Published on November 4th, 2013 | by Amy Edwards
Last Monday I blogged about how to tackle an internal interview and while I was writing that I started thinking about the whole concept of an internal interview overall. Like I said in last week’s blog, internal interviews are tricky for a number of reasons… and while everything can turn out great if you actually end up getting the new role or promotion, it can be more than a little awkward if you don’t make the grade.
Think about it; with a normal external interview, you can just walk away, move on and never look back if you don’t get the role. But it’s not that easy with an internal interview. You see, you still have to go into work and work with the same people – some of whom might know you tried and failed to get a new job within the company – and some of whom might be the ones who actually knocked you back in the first place.
So, how do you even begin to get yourself back together and get over (let’s face it!) the humiliation and rejection?
Well first up, you need to calm down and not act impulsively by throwing your toys out of the pram when you get the bad news. Why? Because you still have to work with these people – and no matter how long you stay, you’re still going to need a reference at some point. Think about it… there’s no way you can make the situation better now, but you could make it a heck of a lot worse…
Next, you need to be honest with yourself and other people. It’s obvious that you wanted the promotion or job (after all, you wouldn’t have applied for it and gone for the interview if you didn’t, right?!) so there’s no reason why you shouldn’t say you were disappointed not to get it if someone asks. Remember, honesty goes a long way…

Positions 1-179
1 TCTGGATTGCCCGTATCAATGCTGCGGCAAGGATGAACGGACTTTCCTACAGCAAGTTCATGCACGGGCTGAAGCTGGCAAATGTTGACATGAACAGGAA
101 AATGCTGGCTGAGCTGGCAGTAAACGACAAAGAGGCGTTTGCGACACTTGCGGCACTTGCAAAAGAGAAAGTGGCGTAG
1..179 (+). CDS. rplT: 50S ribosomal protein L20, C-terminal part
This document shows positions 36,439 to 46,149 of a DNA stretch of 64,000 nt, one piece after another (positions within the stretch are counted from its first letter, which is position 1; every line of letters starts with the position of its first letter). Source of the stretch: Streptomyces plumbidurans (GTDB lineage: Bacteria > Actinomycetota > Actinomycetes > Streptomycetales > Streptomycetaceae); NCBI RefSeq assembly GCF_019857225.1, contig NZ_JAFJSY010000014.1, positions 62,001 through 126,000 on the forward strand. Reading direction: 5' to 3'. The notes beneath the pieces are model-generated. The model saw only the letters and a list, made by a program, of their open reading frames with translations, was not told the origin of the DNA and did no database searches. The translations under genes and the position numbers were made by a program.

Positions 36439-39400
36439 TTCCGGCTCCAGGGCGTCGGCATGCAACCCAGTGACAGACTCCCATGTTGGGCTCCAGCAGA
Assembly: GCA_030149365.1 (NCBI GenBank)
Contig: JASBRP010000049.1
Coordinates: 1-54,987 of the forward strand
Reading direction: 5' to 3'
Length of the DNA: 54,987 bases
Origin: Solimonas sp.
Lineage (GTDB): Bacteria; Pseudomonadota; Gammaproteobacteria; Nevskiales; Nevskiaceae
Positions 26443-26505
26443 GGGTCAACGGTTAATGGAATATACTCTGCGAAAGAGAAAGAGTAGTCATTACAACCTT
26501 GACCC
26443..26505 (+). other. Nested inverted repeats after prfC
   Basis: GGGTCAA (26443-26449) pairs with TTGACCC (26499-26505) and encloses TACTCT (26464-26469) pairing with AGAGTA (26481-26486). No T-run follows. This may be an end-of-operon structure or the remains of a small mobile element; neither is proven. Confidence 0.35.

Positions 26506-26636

Saying that, when commenting on the rejection, it’s important to be professional. Yes, you may be bitter and really frustrated – but remember, you still have a job that you’re being paid to do so you need to be professional. Besides, you don’t know what’s coming up in the future. Do you really want to harm your chances of getting that next promotion by acting like a spoiled brat now? Thought not!
Next, it’s time to man up and ask for some feedback. Really? Yes, really! OK, so it might be embarrassing and more than a little painful but it’s definitely worth it. The thing is there might have been a really simple reason why you didn’t get the promotion so it’s definitely worth finding out. What’s more, having a feedback session might help to highlight some mistakes you had no idea you were making and might help you to change your approach next time round.
When gathering feedback, try not to focus on the ‘why’ but on the ‘what’ – by that, I mean don’t ask why you didn’t get the job but ask what you could do to get the promotion/job in the future. Remember, it’s about moving on and looking to the future, not looking back and dwelling on the past. That said, getting this feedback and having a one-to-one with the interviewer can help you to move on and can act as a bit of a therapy session – so take advantage!
At the end of the day, whether it’s in our professional life or personal life, getting a ‘no’ is painful and it downright stinks – but it doesn’t have to be the be all and end all. If you can learn from the incident, use it to your advantage and move on, there’s a chance the pain and disappointment you’re feeling now could all be worth it in the end.